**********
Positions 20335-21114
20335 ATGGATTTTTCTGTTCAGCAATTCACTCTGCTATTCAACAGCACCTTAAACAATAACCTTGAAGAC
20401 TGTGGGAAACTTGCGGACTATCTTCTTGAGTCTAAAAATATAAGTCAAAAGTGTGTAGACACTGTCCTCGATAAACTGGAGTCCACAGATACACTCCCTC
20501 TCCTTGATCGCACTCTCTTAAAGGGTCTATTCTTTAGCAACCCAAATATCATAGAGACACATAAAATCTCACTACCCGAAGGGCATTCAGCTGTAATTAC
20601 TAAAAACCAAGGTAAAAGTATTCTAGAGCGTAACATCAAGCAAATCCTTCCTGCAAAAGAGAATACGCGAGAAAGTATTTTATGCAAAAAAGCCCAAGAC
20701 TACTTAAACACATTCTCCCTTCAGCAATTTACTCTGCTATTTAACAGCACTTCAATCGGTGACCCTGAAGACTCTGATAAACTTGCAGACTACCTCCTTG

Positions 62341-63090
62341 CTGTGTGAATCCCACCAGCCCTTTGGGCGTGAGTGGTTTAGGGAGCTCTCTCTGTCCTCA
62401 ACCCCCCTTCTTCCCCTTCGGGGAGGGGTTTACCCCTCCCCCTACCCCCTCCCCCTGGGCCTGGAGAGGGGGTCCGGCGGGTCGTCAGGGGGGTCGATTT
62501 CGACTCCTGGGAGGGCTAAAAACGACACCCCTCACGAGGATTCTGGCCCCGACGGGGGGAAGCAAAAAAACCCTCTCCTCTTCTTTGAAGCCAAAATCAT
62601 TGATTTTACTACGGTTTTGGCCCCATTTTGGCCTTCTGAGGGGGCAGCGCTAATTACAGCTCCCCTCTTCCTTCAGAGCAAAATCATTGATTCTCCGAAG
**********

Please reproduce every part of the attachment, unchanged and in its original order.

Positions 20335-21114
20335 ATGGATTTTTCTGTTCAGCAATTCACTCTGCTATTCAACAGCACCTTAAACAATAACCTTGAAGAC
20401 TGTGGGAAACTTGCGGACTATCTTCTTGAGTCTAAAAATATAAGTCAAAAGTGTGTAGACACTGTCCTCGATAAACTGGAGTCCACAGATACACTCCCTC
20501 TCCTTGATCGCACTCTCTTAAAGGGTCTATTCTTTAGCAACCCAAATATCATAGAGACACATAAAATCTCACTACCCGAAGGGCATTCAGCTGTAATTAC
20601 TAAAAACCAAGGTAAAAGTATTCTAGAGCGTAACATCAAGCAAATCCTTCCTGCAAAAGAGAATACGCGAGAAAGTATTTTATGCAAAAAAGCCCAAGAC
20701 TACTTAAACACATTCTCCCTTCAGCAATTTACTCTGCTATTTAACAGCACTTCAATCGGTGACCCTGAAGACTCTGATAAACTTGCAGACTACCTCCTTG

Positions 62341-63090
62341 CTGTGTGAATCCCACCAGCCCTTTGGGCGTGAGTGGTTTAGGGAGCTCTCTCTGTCCTCA
62401 ACCCCCCTTCTTCCCCTTCGGGGAGGGGTTTACCCCTCCCCCTACCCCCTCCCCCTGGGCCTGGAGAGGGGGTCCGGCGGGTCGTCAGGGGGGTCGATTT
62501 CGACTCCTGGGAGGGCTAAAAACGACACCCCTCACGAGGATTCTGGCCCCGACGGGGGGAAGCAAAAAAACCCTCTCCTCTTCTTTGAAGCCAAAATCAT
62601 TGATTTTACTACGGTTTTGGCCCCATTTTGGCCTTCTGAGGGGGCAGCGCTAATTACAGCTCCCCTCTTCCTTCAGAGCAAAATCATTGATTCTCCGAAG